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Italy approves slashing number of MPs in referendum

Ballots were cast nationwide for a referendum on cutting parliament numbers, which passed easily with alost 70 percent voting in favour.

Italy approves slashing number of MPs in referendum
People vote at a polling station in Florence with Covid-19 precations in place. Photo: AFP
Italians voted in the constitutional referendum on Sunday and Monday, at the same time as local and regional elections were held.
 
Voters were asked whether to approve an amendment to the the Italian Constitution, which would reduce the number of MPs in parliament from 630 to 400 in the lower house, and from 315 to 200 in the Senate.
 
The yes vote prevailed with 69.64%, compared to 30,36% fort the no vote, the Ansa news agency reported.
 
Meanwhile regional elections were also held in seven regions: Veneto, Campania, Tuscany, Liguria, Marche, Puglia and Valle d'Aosta.
 
A center-right coalition led by the once-powerful League leader Matteo Salvini won in three Italian regions but failed to snatch the left-wing stronghold of Tuscany, where the close-fought battle was seen as decisive for the country – and for Salvini.

READ ALSO: Italy's government boosted as the right fails to take Tuscany in key vote

The right triumphed instead in its usual strongholds of Veneto and Liguria, as well as taking Marche.

This means 15 of Italy's regions are now ruled by the right-wing coalition, which is made up of Salvini's league,  Silvio Berlusconi's Forza Italia, and Fratelli d'Italia, led by Gioirgia Meloni.
 

But the defeat in the high-profile battle for the left-wing bastion of Tuscany, ruled by the left for 50 years, came as a blow for the right-wing coalition and a boost to the national government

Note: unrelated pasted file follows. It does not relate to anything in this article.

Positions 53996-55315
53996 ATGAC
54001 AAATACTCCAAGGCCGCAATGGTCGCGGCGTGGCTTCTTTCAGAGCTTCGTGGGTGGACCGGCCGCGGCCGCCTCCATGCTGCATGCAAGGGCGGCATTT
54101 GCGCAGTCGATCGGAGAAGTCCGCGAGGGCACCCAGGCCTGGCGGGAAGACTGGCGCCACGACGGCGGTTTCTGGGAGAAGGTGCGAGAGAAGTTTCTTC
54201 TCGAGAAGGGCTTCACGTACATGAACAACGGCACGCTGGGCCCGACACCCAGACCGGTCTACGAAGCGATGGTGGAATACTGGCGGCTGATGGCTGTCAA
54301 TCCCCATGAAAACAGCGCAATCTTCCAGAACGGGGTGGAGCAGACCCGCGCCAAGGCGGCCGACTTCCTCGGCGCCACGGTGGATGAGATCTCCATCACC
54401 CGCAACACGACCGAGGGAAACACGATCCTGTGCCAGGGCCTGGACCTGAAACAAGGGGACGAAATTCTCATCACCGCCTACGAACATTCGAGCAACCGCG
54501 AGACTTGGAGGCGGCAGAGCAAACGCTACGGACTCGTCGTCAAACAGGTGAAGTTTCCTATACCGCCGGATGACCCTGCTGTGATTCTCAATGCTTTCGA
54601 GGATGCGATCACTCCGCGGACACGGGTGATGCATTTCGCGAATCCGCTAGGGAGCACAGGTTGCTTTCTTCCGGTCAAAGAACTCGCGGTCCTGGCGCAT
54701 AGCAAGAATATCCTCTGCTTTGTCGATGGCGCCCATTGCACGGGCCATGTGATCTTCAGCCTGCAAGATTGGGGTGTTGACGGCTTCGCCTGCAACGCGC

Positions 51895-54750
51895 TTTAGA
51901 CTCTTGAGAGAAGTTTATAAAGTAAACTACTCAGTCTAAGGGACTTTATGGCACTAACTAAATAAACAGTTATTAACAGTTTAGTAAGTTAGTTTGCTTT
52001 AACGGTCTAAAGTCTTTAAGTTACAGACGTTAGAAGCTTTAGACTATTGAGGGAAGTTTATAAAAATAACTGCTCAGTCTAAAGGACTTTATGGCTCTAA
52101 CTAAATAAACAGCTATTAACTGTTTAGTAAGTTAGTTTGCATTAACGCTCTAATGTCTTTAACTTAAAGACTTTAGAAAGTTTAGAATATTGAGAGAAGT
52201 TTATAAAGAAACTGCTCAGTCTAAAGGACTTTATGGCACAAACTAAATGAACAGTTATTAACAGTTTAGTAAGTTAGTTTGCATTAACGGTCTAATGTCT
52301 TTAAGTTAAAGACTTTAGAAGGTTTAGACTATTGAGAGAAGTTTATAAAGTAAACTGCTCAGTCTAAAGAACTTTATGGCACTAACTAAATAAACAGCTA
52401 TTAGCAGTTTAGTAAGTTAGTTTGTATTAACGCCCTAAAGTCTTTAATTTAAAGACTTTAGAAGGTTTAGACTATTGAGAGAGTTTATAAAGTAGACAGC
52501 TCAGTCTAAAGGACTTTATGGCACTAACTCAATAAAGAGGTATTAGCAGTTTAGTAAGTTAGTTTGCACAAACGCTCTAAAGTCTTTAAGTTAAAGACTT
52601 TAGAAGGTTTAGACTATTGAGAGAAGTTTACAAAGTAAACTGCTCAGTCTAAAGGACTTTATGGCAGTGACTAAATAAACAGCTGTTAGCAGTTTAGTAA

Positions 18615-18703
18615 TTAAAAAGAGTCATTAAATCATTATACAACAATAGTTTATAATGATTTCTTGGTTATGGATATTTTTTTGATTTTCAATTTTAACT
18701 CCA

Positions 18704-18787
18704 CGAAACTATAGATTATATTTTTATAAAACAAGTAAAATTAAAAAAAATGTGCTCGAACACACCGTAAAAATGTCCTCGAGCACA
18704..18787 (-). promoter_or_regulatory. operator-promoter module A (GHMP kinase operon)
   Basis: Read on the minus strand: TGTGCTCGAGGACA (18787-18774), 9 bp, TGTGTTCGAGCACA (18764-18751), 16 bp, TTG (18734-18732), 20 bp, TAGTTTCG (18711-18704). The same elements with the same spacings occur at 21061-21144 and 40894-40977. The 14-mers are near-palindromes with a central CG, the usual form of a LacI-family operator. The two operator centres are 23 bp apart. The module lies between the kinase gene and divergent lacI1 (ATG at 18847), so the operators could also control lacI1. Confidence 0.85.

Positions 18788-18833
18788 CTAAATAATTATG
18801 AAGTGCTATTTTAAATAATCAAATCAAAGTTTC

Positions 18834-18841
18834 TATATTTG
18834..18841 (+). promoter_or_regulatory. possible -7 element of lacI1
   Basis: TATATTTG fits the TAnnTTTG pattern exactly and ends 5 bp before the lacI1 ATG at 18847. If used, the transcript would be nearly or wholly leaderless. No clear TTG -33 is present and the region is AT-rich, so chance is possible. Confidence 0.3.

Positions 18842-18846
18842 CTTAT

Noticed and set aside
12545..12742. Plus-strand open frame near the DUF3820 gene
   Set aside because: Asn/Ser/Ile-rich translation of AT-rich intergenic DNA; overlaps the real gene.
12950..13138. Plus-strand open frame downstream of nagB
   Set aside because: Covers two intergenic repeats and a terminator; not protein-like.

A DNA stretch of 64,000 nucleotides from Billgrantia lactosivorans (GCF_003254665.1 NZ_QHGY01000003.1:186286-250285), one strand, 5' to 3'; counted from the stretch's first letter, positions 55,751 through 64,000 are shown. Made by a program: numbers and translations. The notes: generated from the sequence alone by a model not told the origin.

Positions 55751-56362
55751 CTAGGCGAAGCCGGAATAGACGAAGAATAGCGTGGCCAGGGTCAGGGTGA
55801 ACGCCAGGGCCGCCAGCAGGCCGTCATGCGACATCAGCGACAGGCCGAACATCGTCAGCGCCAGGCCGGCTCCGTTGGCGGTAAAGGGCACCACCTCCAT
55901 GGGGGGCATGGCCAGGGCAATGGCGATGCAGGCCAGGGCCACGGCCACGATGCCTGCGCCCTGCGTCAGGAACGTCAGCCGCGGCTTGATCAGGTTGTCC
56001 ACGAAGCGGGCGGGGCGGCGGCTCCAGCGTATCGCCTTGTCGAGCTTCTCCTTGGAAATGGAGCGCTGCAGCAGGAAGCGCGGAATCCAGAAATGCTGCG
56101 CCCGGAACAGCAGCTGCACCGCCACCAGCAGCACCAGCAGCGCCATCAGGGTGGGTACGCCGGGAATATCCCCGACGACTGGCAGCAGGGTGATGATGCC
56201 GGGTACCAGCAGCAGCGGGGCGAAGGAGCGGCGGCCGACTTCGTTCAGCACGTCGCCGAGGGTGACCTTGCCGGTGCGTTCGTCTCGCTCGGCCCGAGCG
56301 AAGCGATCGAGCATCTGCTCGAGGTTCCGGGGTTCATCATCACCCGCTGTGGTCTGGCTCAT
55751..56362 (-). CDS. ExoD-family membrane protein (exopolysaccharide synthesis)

The two-day vote went ahead despite a threatened resurgence of the coronavirus in Italy, which was the first country in Europe to go into lockdown and is now registering more than 1,500 new cases daily.

 

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POLITICS

Italy plans to stop ‘revolving door’ between judges and politicians

Italian lawmakers on Tuesday advanced a planned reform aimed at stopping the 'revolving door' between justice and government, as part of wider changes to the country's creaking judicial system.

Italy plans to stop 'revolving door' between judges and politicians

The proposed reform, which still has to be approved by the Italian Senate in the coming weeks, imposes significant limitations on the number of magistrates, prosecutors and judges looking to go into politics – a frequent move in Italy.

Under the submitted changes, a magistrate wishing to stand for election, whether national, regional or local, will not be able to do so in the region where they have worked over the previous three years.

At the end of their mandate, magistrates who have held elective positions will not be able to return to the judiciary – they will be moved to non-jurisdictional posts at, for example, the Court of Auditors or the Supreme Court of Cassation, according to local media reports.

Furthermore, magistrates who have applied for elective positions but have not been successful for at least three years will no longer be able to work in the region where they ran for office. 

The reform is part of a wider programme of changes to Italy’s tortuous judicial system. This is required by the European Commission to unlock billions of euros in the form of post-pandemic recovery funds.

Public perception of the independence of Italian courts and judges is among the worst in Europe, according to the EU’s justice scoreboard.

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